The Golden Age of Waterland
Between around 1100 and 1500, the foundations of Waterland subsided by about three metres as a result of farmers draining their land into ditches and the fens collapsing. The ground became increasingly marshier and less suitable for agriculture. Luckily, many people from Waterland, including Zunderdorp, earned a good living from maritime shipping and trade during the Golden Age of Waterland (c. 1450-1570).
As Amsterdam began to dominate the merchant navy, many villagers returned to farming. The invention of the windmill meant that land could be drained for livestock. The oldest people from Zunderdorp may still remember how Jannetje Schouten woke up the milkmen every day at half past three. An hour later, she did her rounds of the milk boats as they had to leave at six o’clock. They transported the milk every day in fully laden milk boats past the Nieuwendam lock to the capital.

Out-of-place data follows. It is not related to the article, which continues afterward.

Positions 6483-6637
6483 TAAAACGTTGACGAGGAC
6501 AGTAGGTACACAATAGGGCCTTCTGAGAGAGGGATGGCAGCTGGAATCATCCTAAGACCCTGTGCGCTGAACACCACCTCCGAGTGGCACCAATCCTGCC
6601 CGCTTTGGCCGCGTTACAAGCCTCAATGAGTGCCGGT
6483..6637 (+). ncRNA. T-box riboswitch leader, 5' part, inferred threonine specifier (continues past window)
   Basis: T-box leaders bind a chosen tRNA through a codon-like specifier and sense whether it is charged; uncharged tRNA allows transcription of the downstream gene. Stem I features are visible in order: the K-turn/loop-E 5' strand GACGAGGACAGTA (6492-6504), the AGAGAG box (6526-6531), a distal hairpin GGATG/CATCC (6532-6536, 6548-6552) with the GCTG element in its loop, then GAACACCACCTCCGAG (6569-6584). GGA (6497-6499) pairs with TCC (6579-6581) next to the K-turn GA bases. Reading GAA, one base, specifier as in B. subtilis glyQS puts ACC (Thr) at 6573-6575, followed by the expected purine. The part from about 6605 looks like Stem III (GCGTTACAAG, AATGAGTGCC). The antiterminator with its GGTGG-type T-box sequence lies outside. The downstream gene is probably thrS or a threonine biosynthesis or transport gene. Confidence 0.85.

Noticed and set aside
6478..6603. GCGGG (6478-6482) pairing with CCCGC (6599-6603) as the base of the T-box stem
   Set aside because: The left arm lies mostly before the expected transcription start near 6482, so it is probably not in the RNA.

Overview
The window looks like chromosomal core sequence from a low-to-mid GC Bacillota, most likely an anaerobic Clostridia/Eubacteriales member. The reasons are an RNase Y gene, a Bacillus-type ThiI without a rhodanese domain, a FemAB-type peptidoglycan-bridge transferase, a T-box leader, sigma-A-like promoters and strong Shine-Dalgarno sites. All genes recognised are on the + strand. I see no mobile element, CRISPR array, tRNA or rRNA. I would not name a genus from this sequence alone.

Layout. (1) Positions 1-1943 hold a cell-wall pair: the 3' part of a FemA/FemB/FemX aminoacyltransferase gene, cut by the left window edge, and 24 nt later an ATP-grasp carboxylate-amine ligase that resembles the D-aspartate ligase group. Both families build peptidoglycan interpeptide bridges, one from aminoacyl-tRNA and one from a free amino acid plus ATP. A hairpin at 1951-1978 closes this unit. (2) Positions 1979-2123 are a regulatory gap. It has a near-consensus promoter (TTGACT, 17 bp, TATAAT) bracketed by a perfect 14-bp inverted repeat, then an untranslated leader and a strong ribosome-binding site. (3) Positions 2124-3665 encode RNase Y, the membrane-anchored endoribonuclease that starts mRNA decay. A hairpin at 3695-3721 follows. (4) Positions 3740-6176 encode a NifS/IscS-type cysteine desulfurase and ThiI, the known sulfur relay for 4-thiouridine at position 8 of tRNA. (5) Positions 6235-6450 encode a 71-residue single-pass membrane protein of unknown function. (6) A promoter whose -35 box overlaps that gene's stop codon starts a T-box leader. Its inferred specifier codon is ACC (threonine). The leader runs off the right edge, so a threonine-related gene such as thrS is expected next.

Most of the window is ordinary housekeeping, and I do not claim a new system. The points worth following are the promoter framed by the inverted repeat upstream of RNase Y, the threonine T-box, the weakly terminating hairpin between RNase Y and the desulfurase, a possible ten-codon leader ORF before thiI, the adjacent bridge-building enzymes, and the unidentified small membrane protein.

Café on the bridge
Lightning in the church
Zunderdorp has a number of Waterland style stolpboerderijen (square farms typical of the area). Among these are the national monuments at Voorwerf 1 en ’t Nopeind 14. The Reformed church, rebuilt in 1854 after a major fire, stands at the edge of the village. Parts of the church are older, such as the seventeenth century pulpit and the baptistry with two lions. A strange accident occurred when the top of the fifteenth century gothic tower was struck by lightning in 1925. It fell on top of agent J.C. Ligtermoed of Ransdorp, killing him on the spot.
Dutch Reformed Church, 2008